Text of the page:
Antimicrobial resistance (AMR)
AMR develops when bacteria, fungi or viruses are exposed to antibiotics, antifungals or antivirals. As a result, the antimicrobials become ineffective and infections may persist. In addition, medical interventions including surgery, chemotherapy and stem cell therapy may become impossible.
AMR is considered the biggest global threat of Health and Food Safety.
For Food professionals who wish to prevent Antimicrobial resistance in raw materials, intermediate and finished dairy, meat and other food products, AMR Insights offers selected, global information and data, specific education and extensive networking and partnering opportunities.
AMR Insights is for:
- Farmers and other agrifood primary producers
- Quality staff in Food, Dairy and Meat processing companies
- Lab technicians in contract research and analysis laboratories
- Regulatory authorities staff
- Quality staff in Retail
30 March 2020
Impact of antimicrobial use in animals on antimicrobial resistance in humans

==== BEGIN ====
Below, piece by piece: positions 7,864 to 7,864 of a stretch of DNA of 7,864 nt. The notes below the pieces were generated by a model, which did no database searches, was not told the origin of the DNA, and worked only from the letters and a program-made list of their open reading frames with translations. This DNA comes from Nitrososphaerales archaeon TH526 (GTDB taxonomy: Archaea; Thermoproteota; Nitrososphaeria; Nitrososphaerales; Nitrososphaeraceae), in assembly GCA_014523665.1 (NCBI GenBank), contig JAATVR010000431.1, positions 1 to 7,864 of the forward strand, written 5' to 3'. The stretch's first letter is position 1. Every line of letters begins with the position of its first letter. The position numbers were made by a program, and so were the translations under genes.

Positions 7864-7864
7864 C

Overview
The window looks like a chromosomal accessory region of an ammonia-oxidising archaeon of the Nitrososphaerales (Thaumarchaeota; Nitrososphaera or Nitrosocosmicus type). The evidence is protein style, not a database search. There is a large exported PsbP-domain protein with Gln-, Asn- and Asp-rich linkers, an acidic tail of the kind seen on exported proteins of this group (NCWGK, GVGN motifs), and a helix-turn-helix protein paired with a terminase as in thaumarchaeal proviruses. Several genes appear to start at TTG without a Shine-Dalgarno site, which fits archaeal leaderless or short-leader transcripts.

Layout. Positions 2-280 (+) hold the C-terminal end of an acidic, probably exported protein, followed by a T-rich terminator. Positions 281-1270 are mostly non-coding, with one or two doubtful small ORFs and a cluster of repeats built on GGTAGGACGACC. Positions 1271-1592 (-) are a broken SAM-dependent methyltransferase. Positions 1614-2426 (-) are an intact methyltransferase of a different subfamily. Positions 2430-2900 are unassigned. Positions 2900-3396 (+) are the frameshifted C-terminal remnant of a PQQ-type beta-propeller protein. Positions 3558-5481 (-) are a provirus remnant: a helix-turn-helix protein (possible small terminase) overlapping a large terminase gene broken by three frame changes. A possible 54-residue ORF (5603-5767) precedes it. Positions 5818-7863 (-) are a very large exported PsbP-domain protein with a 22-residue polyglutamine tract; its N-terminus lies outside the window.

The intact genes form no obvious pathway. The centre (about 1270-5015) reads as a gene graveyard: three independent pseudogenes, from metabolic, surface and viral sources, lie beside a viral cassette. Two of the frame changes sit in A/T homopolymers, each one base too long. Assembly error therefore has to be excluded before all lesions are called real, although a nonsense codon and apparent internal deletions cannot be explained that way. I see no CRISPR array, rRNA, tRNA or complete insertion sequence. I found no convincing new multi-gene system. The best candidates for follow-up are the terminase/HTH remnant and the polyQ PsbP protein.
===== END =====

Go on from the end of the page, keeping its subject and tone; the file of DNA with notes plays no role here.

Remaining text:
Antimicrobial resistance is selected for in human and veterinary medicine alike, and resistance may be transferred from animals to humans and vice versa.Read more...
20 March 2020
Moving towards a multisectoral approach to tackling antimicrobial resistance
A new publication produced by WHO’s European Observatory on Health Systems and Policies and published by Cambridge University Press outlines the need for multisectoral approaches.Read more...
11 March 2020
EU report on antimicrobial resistance in zoonotic and indicator bacteria from human, animals and food
The latest report on antimicrobial resistance (AMR) in zoonotic and indicator bacteria from humans, animals and food has been published by the European Centre for Disease Prevention and Control (ECDC) and the European Food Safety Authority (EFSA), covering the period 2017–2018.Read more...
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